The basic principle of Smart Cities is that in the future, powered by connected devices and data, we can create more responsive places to live. The Internet of Things will change the way we live our lives for the better but would it be believable for OOH advertising to do the same thing? Definitely yes! Other than generating revenue for cities, Municipalities are beginning to see more dimensions to the traditionally linear role of the medium, that of helping connect devices and provide entertainment, way-finding, information and other elements of genuine utility.
The urban environment is increasingly becoming an important part of the DOOH advertising mix and brands are continuously exploring its potential for engagement with interactive and informative campaigns. Google took over 175 DOOH displays to offer mini-guides to different cities, showcasing its Search app and voice control. Porsche used cameras to detect approaching Porsche drivers, before beaming tailored messages to them on digital billboards.
JCDecaux’s urge for innovation has led to several sustainable applications in numerous smart cities across the globe with the installation of Wi-Fi small cells, digital transit shelters, bike schemes, infobus, automatic public toilet etc. It even signed a global contract with Vodafone to deploy small cells on its street furniture assets to enhance network performance across the city of Amsterdam and similarly partnered with Huawei to drive global deployment of small cell base stations.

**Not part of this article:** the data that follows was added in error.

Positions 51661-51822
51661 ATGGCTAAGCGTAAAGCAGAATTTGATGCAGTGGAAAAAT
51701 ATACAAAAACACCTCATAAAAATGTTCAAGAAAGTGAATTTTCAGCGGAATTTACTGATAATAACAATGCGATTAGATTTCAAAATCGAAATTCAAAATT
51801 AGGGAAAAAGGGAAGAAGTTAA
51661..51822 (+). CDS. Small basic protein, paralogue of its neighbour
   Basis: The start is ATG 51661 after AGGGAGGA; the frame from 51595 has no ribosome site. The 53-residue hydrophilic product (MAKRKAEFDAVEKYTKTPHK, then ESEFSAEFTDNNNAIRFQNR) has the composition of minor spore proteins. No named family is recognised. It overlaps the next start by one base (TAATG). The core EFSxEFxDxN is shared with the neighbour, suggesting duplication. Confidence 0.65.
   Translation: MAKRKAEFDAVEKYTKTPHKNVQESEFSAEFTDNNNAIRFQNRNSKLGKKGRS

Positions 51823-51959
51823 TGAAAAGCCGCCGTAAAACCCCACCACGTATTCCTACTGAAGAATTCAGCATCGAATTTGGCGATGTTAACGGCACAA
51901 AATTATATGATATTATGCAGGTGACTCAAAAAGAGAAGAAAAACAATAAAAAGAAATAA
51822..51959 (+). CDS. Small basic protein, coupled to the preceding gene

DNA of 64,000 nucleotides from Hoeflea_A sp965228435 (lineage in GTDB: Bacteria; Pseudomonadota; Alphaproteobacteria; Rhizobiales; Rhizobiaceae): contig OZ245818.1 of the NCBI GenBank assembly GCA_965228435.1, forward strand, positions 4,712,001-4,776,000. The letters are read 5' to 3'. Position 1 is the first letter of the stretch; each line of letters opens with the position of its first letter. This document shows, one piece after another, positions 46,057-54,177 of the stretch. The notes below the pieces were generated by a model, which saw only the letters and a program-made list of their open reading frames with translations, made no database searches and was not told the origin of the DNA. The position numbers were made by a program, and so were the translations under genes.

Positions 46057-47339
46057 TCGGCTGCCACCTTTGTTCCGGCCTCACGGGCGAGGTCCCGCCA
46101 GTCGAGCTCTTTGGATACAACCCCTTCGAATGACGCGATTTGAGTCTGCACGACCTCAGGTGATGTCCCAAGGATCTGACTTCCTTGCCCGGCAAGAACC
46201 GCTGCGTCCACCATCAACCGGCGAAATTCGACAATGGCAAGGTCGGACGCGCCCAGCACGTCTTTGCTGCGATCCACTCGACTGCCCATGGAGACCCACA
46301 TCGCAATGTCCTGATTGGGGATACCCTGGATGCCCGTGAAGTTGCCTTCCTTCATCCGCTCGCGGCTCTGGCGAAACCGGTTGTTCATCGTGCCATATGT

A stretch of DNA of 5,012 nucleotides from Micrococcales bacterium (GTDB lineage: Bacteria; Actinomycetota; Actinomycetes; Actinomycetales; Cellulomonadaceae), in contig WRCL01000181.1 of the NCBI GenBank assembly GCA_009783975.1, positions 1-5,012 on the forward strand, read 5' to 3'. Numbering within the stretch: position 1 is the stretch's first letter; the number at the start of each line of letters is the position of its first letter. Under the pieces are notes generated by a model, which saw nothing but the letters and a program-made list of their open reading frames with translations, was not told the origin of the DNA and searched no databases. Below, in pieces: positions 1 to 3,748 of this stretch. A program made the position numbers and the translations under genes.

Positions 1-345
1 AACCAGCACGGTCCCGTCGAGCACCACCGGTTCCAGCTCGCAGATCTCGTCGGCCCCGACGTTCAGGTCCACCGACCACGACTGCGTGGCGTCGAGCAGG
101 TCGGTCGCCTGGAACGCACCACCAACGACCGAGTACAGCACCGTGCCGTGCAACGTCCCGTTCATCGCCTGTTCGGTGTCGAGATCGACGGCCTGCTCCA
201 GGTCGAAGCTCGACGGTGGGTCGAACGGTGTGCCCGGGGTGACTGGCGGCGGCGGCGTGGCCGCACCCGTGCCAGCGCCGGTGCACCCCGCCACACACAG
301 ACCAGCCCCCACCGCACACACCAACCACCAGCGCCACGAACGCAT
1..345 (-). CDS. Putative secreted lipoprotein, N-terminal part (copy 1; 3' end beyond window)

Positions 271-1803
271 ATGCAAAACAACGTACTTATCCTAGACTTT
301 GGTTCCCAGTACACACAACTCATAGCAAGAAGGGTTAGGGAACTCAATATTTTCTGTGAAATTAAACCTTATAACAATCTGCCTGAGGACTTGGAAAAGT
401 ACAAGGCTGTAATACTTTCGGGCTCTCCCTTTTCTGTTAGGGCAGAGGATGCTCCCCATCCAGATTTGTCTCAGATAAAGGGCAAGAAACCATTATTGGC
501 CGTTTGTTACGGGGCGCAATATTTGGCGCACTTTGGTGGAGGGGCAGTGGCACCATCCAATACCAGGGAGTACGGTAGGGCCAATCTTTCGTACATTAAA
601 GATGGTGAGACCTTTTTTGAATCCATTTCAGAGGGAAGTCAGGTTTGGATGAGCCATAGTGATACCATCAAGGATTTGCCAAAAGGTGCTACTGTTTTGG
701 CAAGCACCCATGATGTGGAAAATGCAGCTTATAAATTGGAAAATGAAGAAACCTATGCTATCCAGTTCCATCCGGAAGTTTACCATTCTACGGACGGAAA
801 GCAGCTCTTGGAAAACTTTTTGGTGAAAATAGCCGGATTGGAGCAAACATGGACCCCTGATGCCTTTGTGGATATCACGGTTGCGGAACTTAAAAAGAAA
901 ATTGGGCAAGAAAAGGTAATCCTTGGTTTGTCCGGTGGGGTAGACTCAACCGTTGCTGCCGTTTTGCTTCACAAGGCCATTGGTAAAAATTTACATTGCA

OOH companies are also partnering with a number of organizations to ensure cities are livable and sustainable like Clear Channel Outdoor which works very closely with a number of organizations, including climate leadership group, C40, the Global Cities Business Alliance launched recently by London First, the Rockefeller 100 Resilient Cities Program and Eurocities, as well as a number of municipal authorities to help improve cities and urban space.
IBM’s outdoor advertising campaign in 2013 added improvements to the landscape with a triad of ads from Ogilvy France which functioned as a bench, a shelter and a ramp over stairs. It also urged passersby and the online audience to visit people4smartercities.com and submit their own, presumably larger ideas for civic upgrades.
GLOBAL NOD IN FAVOR OF OOH
A new report commissioned by Clear Channel Outdoor which sheds light on the real and perceived impact that Out-of-Home advertising is having on cities shows high acceptance towards the medium with 78% of Londoners expressing a preference for seeing outdoor advertising in their capital while 82% respondents agreeing that public OOH revives a city. The study which was conducted in seven European cities: London, Paris, Dublin, Barcelona, Stockholm, Naples, and Brussels also revealed citizens’ support for the medium if it showcased useful local services such as maps and clocks and on public transport if it improved the quality of service.
Commenting on how Indians perceive OOH advertising, Soumitra Bhattacharyya says, “OOH as a medium exists seamlessly beside us in our daily life and thus it is not intrusive; so the Indian audience is definitely okay with it. However if we’re talking about marketers willing to bet on OOH then my answer would be that they are more positive towards it than say 10 years ago but there is a lot of scope for increasing their degree of interest. All the stake holders in OOH- the media owners, the agencies like us etc. realize this and are working towards structuring this swashbuckling industry of ours.”